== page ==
ABORTION: MORE PERSONAL THAN POLITICAL
While arguing what is right and wrong, we often forget about the individual.
Words by Cameron Gorman | Photos by Sophia Adornetto
Sitting in one of the leather recliners in an abortion clinic recovery room, a saline IV in her arm, Taylor Fearn feels overwhelmed.
According to Fearn, as she sat waiting for her surgical abortion, crying from nervousness, women were brought into the room in wheelchairs, some “barely able to stand up on their own.” She doesn’t like to see people in pain, and she recalls that women were vomiting and “groaning,” many of them still in pain from their procedures. Fearn (not her real name) says what she saw affected her “more emotionally than the thought of killing a baby.”
“I just felt emotional, not because I felt bad about my choice, but I just felt emotional because of how invasive and just how intense abortion is physically on the woman’s body,” Fearn says.
It all began few weeks before school started. Fearn says she knew she was pregnant.
“I kind of just knew,” Fearn says. “Something just felt different and off in my body, and I just — I just knew I was pregnant. And I took tests probably like a week before my period should have been, so I was like, really worried about it. Something was off, I just knew something was going on with my body.”
Within 20 minutes of seeing “positive” on her pregnancy test and speaking with the man who she’d had sex with, Fearn, a senior at Kent State, says she called Planned Parenthood. Her first instinct was to look into having an abortion.
“I just was being kind of reckless with myself, and wasn’t taking care of myself like I should have, so the fact that I couldn’t take care of myself, I definitely couldn’t take care of a baby,” Fearn says. “Even if I get married one day, I know that I don’t want to have children, so I know that I never want to have kids, so just abortion was my only option in this case.”
Fearn isn’t an outlier. The Ohio Department of Health reported 20,893 “induced pregnancy terminations” in 2017 alone. In the United States, the CDC reported 652,639 legal abortions in 2014 — “12.1 abortions per 1,000 women aged 15-44 years.” The figure is a one percent increase from last year — but, the ODH says, abortions have been in “steady decline” since 2001.
Ireland legalized abortion in May. And with Supreme Court nominee Brett Kavanaugh entering the nation’s highest court, abortion activists are heated over his stance (or lack thereof) on Roe v. Wade, the 1973 decision that made access to abortion legal in the United States. Looking at the world, abortion seems to be a thoroughly political argument. But if viewed through this lens alone, are we getting the whole picture?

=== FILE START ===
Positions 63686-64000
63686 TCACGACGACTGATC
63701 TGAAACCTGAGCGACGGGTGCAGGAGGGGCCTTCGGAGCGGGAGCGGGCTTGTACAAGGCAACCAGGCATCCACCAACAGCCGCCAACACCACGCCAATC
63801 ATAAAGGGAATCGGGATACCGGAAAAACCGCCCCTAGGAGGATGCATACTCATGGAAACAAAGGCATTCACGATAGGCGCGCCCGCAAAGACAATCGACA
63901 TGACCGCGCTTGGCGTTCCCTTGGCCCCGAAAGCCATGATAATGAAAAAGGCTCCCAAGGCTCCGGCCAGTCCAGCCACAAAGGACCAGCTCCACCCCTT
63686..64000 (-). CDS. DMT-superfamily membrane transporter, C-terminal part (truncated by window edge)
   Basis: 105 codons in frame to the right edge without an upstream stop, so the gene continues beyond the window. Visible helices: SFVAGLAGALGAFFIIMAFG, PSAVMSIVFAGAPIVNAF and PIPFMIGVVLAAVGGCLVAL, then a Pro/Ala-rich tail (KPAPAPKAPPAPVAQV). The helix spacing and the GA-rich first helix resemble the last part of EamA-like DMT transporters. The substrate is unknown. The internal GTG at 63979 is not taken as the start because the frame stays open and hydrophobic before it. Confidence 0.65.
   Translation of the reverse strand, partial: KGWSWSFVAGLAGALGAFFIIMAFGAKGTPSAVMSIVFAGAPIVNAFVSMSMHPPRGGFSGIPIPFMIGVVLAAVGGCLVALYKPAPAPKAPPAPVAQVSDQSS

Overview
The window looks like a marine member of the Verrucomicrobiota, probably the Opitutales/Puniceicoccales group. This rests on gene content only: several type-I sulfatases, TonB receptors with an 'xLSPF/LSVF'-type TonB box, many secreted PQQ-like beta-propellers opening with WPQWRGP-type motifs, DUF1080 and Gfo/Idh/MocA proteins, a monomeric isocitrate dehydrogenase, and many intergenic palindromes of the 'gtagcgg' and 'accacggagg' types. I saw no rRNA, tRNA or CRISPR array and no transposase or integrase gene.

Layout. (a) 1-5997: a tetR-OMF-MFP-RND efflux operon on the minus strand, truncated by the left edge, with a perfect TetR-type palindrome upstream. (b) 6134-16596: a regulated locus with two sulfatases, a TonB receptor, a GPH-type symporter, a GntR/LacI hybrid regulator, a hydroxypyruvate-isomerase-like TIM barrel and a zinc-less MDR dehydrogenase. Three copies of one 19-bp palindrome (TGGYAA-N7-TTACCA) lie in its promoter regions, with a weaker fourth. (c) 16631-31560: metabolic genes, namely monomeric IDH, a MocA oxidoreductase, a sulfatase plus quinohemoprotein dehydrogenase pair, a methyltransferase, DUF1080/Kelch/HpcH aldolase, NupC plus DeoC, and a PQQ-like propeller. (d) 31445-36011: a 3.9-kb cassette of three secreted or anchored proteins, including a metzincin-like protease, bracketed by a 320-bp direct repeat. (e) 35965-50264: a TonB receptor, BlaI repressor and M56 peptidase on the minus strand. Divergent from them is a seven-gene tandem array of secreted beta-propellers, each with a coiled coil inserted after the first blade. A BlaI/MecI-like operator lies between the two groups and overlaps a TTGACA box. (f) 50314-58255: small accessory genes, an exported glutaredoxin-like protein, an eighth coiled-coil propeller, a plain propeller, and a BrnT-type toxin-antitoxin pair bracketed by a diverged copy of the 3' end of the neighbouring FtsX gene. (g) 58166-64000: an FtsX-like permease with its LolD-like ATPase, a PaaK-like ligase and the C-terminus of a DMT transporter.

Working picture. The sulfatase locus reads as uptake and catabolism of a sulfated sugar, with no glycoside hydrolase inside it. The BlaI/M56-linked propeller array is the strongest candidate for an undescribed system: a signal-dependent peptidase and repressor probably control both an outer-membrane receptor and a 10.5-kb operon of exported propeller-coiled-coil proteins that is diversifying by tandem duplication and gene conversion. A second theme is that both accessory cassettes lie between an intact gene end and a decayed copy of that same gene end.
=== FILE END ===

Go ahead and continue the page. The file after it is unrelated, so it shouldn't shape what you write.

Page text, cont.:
The political environment isn’t lost on student activists such as Jordan Whidden, the president of KSURGE, or Kent State Unite for Reproductive and Gender Equity. She says the group, which has around five active members this year, often advocates for abortion rights by speaking with politicians and lobbying.
“We would consider ourselves pro-choice, yes, but more pro-people,” Whidden says. “Like, we don’t consider a fetus a person until it’s born. A baby isn’t a baby until it’s born, it’s a fetus until then, and so it doesn’t technically have rights and we just want to protect the rights of the person who is having the child.”
Whidden considers herself staunchly for abortion rights.
“I feel like it really is the person who is carrying the fetus. I feel like it really is their choice to do what they want with their body,” Whidden says. “I feel like the right answer may be a little in the gray area, but for me it’s really up to the person carrying the child, and I don’t think it should be a law or anything against having an abortion because it’s really none of their business. It’s only about the person and maybe the other person involved with getting them pregnant.”
And opposite beliefs, on the other side of the political aisle, are just as strongly held. Klara McKee, the president and co-founder of Kent State Students for Life, a student organization with about 15-20 active members, says she just doesn’t see abortion as a choice.
“Hypothetically, speaking more so with my group, I would say we want to see abortion become illegal and unthinkable,” McKee says. “But more on a personal level, I would say I would love to see culture change first. And laws follow culture.”
McKee believes that human life starts at conception.
“It is so unique, it is so innocent. It did nothing. And it needs to be something that we change the culture on, and make it so people feel that they’re supported in other choices besides abortion, more than, ‘You have all these options, figure out what’s best for you.’”
Still, McKee says she fears if abortion were made illegal today, it would hurt women, that they might begin having unsafe abortions and putting themselves at risk of death.
“There is so much cultural pressure, like presidential elections run on things like this … as we saw in the last election. And justices, and people aren’t moderate anymore,” McKee says. “It’s all or nothing now, it’s you’re fully for abortion or you’re fully against abortion, and that’s what it seems like.”
The world is up in arms about abortion, about who has rights and who doesn’t, about where life starts.
“It is a medical procedure, but I think that it’s all because it’s concerning what could potentially be a human life,” Emma Getz, the president of Planned Parenthood Advocates of Kent State, says. “And you know the whole idea of when does life start is still a continuing debate to this day.”